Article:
Photoplay – Vol. XIV September 1918 No. 4
An earnest consideration of the inestimable part being played by the Motion Picture in the Great War.
By Louella O. Parsons (Excerpts)
If German vandalism could reach overseas, the Kaiser would order every moving picture studio crushed to dust, and every theatre blown to atoms. There has been no more effective ammunition aimed at the Prussian empire than these picture stories of Germany’s atrocities.
First because the moving picture reaches such an enormous audience. Where the novel eight times out of ten presents a more logical discussion of the cause, and the stirring patriotic play has more claim to pur attention it only reaches the thousands, where the film is seen and absorbed by millions. Moving pictures encircle the globe in every inhabited city, and are shown at a price which makes it possible for everyone to see them. These followers of the cinema have seen with their own eyes how German militarism is waged against civilization.
They have seen the rape of Belgium, the devastation of France and the evil designs against America, Italy and France. They have lived over with these unfortunates this tragedy against helpless women and children, and with tears in their eyes and horror in their hearts have cried aloud for vengeance against this soulless nation. And while these film plays have been raising the temperature of the Allies’ patriotism to blood heat, Germany has been gnashing its teeth. The natural question, Why doesn’t Germany meet these attacks with similar moving pictures? brings back an answer attacking one place where Germany’s widely touted efficiency is at fault. We do not doubt for the minute that Germany is making a strong attempt to come back at us with its own moving picture propaganda, but we who have studied the film situation since long before the war know that the kaiser’s domain is not equipped to circulate any such productions as we have been viewing the last twelve months. And if it were it would not have an American audience to reach. We with our cosmopolitan population of mixed races are able to reach the very people Germany ‘is struggling to get into its clutches.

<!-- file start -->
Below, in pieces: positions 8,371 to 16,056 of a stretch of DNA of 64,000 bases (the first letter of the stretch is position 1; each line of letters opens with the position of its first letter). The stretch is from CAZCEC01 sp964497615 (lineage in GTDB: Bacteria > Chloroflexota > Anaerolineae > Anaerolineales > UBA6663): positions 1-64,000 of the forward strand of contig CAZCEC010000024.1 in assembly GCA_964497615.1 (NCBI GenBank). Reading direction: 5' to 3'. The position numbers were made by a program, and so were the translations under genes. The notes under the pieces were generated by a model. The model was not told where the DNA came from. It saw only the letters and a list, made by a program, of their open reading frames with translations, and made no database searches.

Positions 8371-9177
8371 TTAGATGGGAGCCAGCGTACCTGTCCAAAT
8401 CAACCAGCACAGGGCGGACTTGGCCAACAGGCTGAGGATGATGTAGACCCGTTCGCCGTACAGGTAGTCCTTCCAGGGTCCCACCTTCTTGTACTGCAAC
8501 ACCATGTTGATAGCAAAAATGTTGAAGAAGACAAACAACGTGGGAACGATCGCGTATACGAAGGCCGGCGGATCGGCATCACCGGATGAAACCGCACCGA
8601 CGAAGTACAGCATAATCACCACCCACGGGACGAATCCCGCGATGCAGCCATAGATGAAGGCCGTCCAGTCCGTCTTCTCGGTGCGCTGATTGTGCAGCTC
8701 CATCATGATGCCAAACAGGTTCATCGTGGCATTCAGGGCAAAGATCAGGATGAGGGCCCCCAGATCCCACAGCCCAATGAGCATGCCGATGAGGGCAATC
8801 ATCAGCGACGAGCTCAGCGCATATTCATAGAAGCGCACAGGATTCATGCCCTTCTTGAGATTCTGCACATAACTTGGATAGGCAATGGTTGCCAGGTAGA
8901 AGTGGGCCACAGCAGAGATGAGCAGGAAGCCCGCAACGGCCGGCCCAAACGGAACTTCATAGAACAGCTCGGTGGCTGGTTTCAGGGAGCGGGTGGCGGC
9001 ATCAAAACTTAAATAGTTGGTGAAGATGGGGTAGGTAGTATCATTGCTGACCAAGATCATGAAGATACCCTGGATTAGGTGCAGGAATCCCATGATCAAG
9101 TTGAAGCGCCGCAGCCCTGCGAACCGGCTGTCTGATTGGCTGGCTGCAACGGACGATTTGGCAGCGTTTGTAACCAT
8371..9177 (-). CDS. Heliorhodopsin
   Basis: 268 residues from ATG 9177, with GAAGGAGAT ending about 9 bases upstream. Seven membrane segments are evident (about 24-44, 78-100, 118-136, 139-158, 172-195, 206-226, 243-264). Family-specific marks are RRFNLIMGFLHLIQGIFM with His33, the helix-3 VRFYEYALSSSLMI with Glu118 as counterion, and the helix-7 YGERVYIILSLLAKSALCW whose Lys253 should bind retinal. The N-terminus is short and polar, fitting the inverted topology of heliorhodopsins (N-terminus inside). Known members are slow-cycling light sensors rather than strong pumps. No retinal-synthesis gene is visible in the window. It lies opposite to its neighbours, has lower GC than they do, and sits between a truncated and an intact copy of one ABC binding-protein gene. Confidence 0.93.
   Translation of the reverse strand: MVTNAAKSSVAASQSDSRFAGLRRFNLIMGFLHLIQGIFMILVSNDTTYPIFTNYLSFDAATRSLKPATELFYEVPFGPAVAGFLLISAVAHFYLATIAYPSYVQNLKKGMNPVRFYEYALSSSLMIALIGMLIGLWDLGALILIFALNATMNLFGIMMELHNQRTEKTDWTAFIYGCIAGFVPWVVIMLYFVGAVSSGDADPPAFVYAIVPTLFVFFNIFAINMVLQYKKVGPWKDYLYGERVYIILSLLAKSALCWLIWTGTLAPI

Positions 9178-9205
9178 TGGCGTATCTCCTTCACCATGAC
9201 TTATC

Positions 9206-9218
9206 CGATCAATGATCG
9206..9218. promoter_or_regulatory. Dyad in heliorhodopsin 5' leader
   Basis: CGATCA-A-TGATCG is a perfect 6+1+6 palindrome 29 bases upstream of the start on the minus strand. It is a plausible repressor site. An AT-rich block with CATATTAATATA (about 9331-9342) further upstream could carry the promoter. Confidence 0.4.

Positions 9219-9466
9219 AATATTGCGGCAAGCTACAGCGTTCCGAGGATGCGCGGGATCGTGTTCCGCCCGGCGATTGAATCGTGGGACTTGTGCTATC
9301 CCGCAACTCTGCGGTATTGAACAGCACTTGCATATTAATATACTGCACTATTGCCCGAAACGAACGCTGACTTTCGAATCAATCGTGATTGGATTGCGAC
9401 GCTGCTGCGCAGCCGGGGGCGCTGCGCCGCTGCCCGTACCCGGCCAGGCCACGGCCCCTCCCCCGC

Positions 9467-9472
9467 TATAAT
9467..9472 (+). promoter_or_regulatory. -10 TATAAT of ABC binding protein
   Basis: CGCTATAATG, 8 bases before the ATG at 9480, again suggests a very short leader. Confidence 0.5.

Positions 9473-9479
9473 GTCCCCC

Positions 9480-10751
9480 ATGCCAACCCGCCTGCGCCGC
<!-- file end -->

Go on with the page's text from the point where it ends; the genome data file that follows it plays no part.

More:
And again, if it had studio facilities, there is no story it could tell to gain sympathy. The allies have never invaded a Belgium, nor destroyed a France, nor waged any unholy war against defenseless women and children. The powers at Washington realized what a factor the screen would be in the war against William Hohenzollern. The declaration of war was not a week old when President Wilson sent for W. A. Brady to co-operate with him in getting the moving picture industry in line. What the fifth estate did in the way of starting the ball rolling with its four-minute men, its patriotic strips of film and with the active assistance of the three Liberty Loan Campaigns is too well known to need further comment. But the big thing the film producer has done was to create within the year over sixty pictorial propagandas, or more than one a week. Not all of these moving pictures have been intelligently constructed. Some of them have been absurd and impossible; others have been written too obviously for financial gain, but the strong argument is, that they have all sent people home thinking and planning of some way to be of service to the government. The government too, has been able to use the screen as a school of instruction, a sort of military text book. By following the weekly films, the mothers at home, the fathers and the younger children have been able to get a very fair idea of what the sailors and soldiers are doing in the military training camps. Every open phase of military life has been narrated in a most entertaining fashion on the screen. England and France have not been slow to realize the value of following America by presenting their righteous cause in a pictured story.